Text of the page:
Advice: Navigating the Post-USMLE Step 1 Period and Score Disappointment

So, you got your Step I score back, and it’s not what you were hoping for… What’s there to do next?

 

As an MD/PhD student, there are few experiences as difficult as completing your USMLE Step I exam, waiting the excruciatingly long wait period for your score, opening your results, and finding a number less than what you were hoping for. The most important thing you need to hear at this stage is, “This is not the end of the world.”

It is difficult to describe, to those who have not experienced it, why the Step I exam means so much, the emotional investment, the intense feelings of success or heartbreak upon receiving your results. One reason for the high stakes is that you have worked extremely hard to gain admittance to an MD/PhD program. Then, with apprehension and excitement, you begin the pre-clinical curriculum, an intellectual experience that is likely the most challenging thing you have experienced in a lifetime already full of academic challenges. You find course grades are your only outcome on which to base your success, your worthiness, your value to the community, and honor to your family who have helped you along the way. Beyond the pre-clinical curriculum looms the overly emphasized Step I standardized exam, which is used, rather unfairly, as a cutoff for residency application review in some specialties and at some institutions. It is tempting to assign a return on investment, or value of your education to this point, on the result of your Step I exam. Then the result is not high, it’s not right, it can’t be happening with you, and it’s not fair.

In my opinion, the emotion, if you feel it, of a lack of fairness is entirely valid. You have worked extremely hard to get to where you are. You gave your absolute best effort for the exam and certainly have impressive intellectual prowess. Why, then, did you not earn a commensurate result? I believe the answer lies within the inability of a standardized exam to holistically measure a candidate’s skills and potential. Standardized tests are useful for institutions. They allow a uniform assessment of a large group of people to make, in this case, review of residency applications more efficient. The fault with the over-emphasis of Step I exam results in residency applications lies with residency programs. As medical students have been incentivized to achieve higher percentiles to reach their goals, and residency programs, in turn, have increased their thresholds, and a detrimental feed-forward loop has ensued.

At what cost does this efficiency come? Immensely promising physician-scientist trainees across the country return less than optimal Step I results and then must put back together their shattered identity as they continue into their thesis work. This occurs at a fragile time in physician-scientist training, as candidates are beginning arguably the more important portion of their MD/PhD: their research. It is important for our community to emphasize that as independent, abstract thinkers, we do not value Step I standardized exam scores as much as the MD training community. We understand the inadequacies of the exam. We use it as a tool, as one piece in the entire application package, of diverse, impressive, well-rounded applicants as we determine whether they are committed and enthusiastic about joining our field(s) and who will likely make a positive impact.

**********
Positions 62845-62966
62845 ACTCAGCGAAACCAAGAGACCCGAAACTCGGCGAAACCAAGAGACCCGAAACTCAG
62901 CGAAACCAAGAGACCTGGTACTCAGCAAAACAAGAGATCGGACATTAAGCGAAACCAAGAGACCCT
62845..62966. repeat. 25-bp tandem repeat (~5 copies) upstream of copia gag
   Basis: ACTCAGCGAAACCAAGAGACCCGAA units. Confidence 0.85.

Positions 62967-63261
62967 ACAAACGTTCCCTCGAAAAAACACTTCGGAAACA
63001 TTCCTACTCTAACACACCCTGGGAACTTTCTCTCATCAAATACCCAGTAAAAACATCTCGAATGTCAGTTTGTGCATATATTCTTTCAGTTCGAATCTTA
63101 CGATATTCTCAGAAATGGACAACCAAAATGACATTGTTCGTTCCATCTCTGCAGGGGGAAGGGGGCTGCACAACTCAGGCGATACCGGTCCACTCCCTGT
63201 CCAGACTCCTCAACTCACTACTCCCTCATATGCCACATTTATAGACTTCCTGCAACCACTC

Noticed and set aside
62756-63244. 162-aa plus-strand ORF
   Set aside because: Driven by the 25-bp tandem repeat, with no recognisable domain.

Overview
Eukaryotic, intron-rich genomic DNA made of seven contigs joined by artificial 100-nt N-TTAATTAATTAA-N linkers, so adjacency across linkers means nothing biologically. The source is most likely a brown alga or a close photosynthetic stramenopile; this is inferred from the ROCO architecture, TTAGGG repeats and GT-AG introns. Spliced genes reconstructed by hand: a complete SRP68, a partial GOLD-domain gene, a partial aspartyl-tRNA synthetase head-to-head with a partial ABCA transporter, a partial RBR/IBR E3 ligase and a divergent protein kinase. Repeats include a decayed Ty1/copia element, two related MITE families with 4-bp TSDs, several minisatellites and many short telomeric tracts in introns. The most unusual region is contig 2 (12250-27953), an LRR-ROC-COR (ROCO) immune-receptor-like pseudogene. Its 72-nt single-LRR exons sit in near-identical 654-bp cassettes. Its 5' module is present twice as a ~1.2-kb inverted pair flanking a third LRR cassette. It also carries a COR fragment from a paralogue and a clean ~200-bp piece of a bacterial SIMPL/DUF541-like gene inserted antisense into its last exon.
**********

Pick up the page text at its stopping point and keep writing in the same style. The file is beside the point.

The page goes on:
With this understanding in mind, I recommend a few steps to take in the case your score was not what you were hoping it would be:

 

  1. Talk with your MD/PhD program director, or with a program administrator or faculty level mentor, who has experience with career advising MD/PhD trainees.

They will hopefully patiently listen to your concerns, your emotions, your heartbreak, and once they have validated your feelings, they can discuss with you examples of individuals who did not receive optimal Step I scores, but who went on to be very successful physician-scientists, maybe even in your field.

 

  1. Talk with supportive, emotionally intelligent friends, both inside and outside medicine.

Harnessing your support network and gaining perspective of those from outside medicine can be highly encouraging. What you have accomplished to this point is very impressive, and it is important you feel confident and a sense of pride and worth in what you have done. Often in this field, validation comes from within, so get yourself to a place where your perspective is in line with those ideas.

 

  1. If you have the slightest consideration of speaking with a mental health professional, you should do so.

Mental health professionals are expert listeners and validators. They also provide perspective from individuals who are outside healthcare. They will tell you anecdotes about others who have had professional struggles, about others who have had struggles in their lives that may make you feel less disappointment. They provide tools for coping with stress and dealing with negative emotions.

 

 

The physician-scientist training community often discusses the need to nurture and preserve our up-and-coming generation of tide-changers, innovators, and idea-people – you. We need you to continue. We need you not to feel a lack of self-worth. While this was an unexpected hurdle, it is imperative you persevere and work hard. As my research mentor likes to say, somewhat comically, but always with resolve, “Never give up. Never surrender.” I am wishing you the best as you continue on into your thesis studies. Go get ‘em!

 

-Jeremie Lever, GS-4

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